My endometriosis symptoms started around the age of 16 with cyclical pain which progressed to GI issues and lower back pain. My GP suspected endometriosis and prescribed the combined pill along with Ponstan (which did nothing). The first gynae I saw at 22 in Glasgow performed 2 ablation surgeries, diagnosed me with PID despite a lack of infection and assured me there was no way I had endo – but that I had adhesions due to PID - and to come back when I wanted to have children.
A few years and several hormonal contraceptives later I moved to Dublin and tried to manage my symptoms by not having regular periods. I experienced low levels of pain but managed it for 10 years with regular exercise (mainly cycling) helping me deal with the symptoms. My pain levels started to increase so I asked my GP to refer me to what I thought at that time was an endometriosis specialist. His team performed a laparoscopy and I finally got my diagnosis age 36. However, they used ablation as primary treatment and I ended up having 3 failed surgeries over 3 years with little improvement. After the 3rd surgery I was referred to a colorectal surgeon to remove the last remaining “small” piece of endo.
I had recently discovered the Endometriosis Association of Ireland and Nancy’s Nook Facebook groups and started researching excision surgery and specialists. Following this I decided to get in touch with Peter Barton-Smith in London and arranged to have an ultrasound scan and consultation. The scan showed widespread endo which explained the symptoms I was having - despite being told by the previous consultant that there was very little left.
I decided to go ahead with surgery in London and entered discussions with my health insurer (Laya) to get approval. After a bit of back and forth and an unpleasant phone call with the Dublin consultant who insisted I could be treated better in Ireland, Laya decided to cover the cost in full.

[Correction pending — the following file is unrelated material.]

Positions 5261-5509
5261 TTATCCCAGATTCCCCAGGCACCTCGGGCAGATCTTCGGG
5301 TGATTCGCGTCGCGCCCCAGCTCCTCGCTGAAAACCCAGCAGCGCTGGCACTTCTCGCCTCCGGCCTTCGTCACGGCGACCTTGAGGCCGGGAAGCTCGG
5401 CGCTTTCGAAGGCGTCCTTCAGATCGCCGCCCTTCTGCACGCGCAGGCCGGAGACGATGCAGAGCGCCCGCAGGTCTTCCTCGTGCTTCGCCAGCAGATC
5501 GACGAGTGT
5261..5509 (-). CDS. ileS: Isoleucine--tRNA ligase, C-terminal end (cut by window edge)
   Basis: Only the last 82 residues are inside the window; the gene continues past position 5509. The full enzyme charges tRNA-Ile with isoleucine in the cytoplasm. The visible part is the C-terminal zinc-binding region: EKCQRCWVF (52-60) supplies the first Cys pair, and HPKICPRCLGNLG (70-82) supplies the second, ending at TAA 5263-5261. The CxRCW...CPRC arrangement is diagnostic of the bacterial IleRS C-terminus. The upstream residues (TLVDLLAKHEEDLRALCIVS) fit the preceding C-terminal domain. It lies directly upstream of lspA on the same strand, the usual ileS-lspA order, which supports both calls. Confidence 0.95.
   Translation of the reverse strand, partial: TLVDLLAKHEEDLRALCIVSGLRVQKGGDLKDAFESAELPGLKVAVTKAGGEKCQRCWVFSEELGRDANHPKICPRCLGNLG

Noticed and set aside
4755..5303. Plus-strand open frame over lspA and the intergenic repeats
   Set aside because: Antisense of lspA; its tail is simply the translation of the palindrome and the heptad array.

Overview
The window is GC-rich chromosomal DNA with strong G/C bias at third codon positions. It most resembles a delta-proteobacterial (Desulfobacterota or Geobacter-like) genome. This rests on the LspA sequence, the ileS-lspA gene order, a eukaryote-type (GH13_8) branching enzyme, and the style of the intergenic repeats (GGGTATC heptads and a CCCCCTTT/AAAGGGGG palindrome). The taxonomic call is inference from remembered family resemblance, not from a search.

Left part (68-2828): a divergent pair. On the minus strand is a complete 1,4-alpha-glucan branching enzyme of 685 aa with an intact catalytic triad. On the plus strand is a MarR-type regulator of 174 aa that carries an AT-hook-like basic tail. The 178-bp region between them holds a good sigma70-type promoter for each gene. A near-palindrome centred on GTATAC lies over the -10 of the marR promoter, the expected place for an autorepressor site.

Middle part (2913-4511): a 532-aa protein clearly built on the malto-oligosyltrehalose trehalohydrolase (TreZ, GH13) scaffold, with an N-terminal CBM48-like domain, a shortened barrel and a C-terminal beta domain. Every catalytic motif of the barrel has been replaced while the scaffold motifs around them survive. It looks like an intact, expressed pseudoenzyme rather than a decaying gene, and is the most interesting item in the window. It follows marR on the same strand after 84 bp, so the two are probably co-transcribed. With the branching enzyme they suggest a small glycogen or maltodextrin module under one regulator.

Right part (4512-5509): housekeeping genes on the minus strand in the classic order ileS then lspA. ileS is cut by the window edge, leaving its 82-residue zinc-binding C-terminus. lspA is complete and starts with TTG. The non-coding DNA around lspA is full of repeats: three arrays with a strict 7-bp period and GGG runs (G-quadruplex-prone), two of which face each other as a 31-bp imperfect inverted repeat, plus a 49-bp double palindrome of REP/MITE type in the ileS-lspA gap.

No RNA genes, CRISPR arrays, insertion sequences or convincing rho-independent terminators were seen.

I travelled for surgery in 2018 and they found DIE (deep infiltrating endometriosis) on the bowel, Pouch of Douglas, multiple endometriomas; my ureters were almost blocked which would have led to kidney failure a few months down the line. For full transparency I was given a video of my surgery which Peter went through the day after surgery. I stayed in London for a week after the surgery then flew home. Recovery was not easy, and I had to self-catheterise for a few weeks due to nerve inflammation around my bladder. I had a painless period (my first ever) a couple of months in and saw a pelvic physio to help with my recovery. After around a year I was symptom free (with a Mirena coil) and have been ever since. Travelling for surgery was not easy but it was the best decision for me and I only wish I had done it sooner.